After taking Elijah forty days into the desert, God encounters Elijah in one of my favorite passages –1 Kings 19: 9-13
There he came to a cave and lodged in it. And behold, the word of the Lord came to him, and he said to him, “What are you doing here, Elijah?” He said, “I have been very jealous for the Lord, the God of hosts. For the people of Israel have forsaken your covenant, thrown down your altars, and killed your prophets with the sword, and I, even I only, am left, and they seek my life, to take it away.” And he said, “Go out and stand on the mount before the Lord.” And behold, the Lord passed by, and a great and strong wind tore the mountains and broke in pieces the rocks before the Lord, but the Lord was not in the wind. And after the wind an earthquake, but the Lord was not in the earthquake. And after the earthquake a fire, but the Lord was not in the fire. And after the fire the sound of a low whisper. And when Elijah heard it, he wrapped his face in his cloak and went out and stood at the entrance of the cave. And behold, there came a voice to him and said, “What are you doing here, Elijah?”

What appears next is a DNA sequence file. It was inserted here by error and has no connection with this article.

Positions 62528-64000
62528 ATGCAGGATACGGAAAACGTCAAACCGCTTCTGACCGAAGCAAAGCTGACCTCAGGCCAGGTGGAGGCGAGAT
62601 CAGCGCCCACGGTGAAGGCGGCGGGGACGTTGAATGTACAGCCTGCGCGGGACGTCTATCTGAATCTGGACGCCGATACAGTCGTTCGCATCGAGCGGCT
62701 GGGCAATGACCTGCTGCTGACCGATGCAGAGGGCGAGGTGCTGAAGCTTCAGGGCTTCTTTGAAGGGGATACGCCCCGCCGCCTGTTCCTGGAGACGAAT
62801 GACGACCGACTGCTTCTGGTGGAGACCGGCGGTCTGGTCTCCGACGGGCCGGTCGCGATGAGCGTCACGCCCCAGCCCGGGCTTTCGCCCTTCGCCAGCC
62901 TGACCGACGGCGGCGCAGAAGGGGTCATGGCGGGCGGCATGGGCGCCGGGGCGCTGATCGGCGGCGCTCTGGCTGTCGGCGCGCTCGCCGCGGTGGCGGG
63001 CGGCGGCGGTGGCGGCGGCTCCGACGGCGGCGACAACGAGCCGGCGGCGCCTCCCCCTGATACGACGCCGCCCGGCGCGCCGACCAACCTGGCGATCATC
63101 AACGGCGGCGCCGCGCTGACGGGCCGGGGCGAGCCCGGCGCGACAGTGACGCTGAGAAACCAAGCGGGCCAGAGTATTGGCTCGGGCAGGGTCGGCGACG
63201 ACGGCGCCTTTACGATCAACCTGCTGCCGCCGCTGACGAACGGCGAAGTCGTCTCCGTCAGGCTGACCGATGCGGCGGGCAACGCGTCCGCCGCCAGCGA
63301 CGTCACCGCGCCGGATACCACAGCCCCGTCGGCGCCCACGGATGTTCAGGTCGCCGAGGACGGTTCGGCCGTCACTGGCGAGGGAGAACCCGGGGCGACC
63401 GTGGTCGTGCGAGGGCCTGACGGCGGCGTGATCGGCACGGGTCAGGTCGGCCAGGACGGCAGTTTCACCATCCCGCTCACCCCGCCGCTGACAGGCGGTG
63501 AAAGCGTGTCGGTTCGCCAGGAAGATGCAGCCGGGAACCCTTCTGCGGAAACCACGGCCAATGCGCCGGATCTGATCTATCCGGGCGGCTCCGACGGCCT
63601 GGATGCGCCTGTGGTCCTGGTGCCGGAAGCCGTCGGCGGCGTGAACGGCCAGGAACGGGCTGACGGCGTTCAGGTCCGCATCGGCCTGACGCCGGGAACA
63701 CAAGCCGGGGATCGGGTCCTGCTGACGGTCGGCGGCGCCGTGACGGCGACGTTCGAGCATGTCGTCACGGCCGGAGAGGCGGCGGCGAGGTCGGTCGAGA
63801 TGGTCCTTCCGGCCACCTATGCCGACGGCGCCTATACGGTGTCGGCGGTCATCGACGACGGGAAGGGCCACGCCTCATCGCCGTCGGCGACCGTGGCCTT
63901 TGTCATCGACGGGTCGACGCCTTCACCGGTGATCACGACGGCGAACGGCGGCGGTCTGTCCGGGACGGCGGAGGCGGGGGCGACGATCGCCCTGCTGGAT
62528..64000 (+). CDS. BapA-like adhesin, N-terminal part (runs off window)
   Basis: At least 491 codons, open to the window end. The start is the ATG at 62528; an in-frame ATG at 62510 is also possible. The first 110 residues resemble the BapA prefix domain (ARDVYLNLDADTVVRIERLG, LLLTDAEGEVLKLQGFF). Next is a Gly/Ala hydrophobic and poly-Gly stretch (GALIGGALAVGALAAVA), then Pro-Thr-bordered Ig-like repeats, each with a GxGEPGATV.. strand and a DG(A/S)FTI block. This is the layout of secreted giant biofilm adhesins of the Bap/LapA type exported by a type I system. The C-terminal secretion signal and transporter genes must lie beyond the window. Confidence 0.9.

God chooses us even knowing our humanity. He is asking, “What are you doing here?” to us today so that we will bring our doubts, fears, and frustrations of unmet expectations before Him. He longs to hear each of us express exactly how we feel. He doesn’t scream at us in those moments but He seeks to soothe us and to remind us that He has things under control – even if it doesn’t make sense to us.
Let’s focus on expectations just a little bit more before closing today with a clearer look at Matthew 11: 6.
The English Standard Version says it like this, “And blessed is the one who is not offended by me.”
The New International Version says, “Blessed is the man who does not fall away on account of me.”
And The Message words it like this, “Is this what you were expecting? Then count yourselves most blessed.”
Rarely are things as we expect and it’s easy to be offended when those expectations aren’t met.
However, there’s a silver lining! Here’s the combination of all these translations that I’ll call the Stephanie translation:
For those of you who were really expecting Christianity to look like this – Wonderful! But to the rest of you, great is your reward if you don’t turn away when you have questions and doubts.
Your unmet expectations are human! You’re not alone. However, we can’t abandon the faith when things don’t look like we expect. Instead, we should take our frustrations to the One who wants to hear them. And always remember, there’s a reward for holding strong.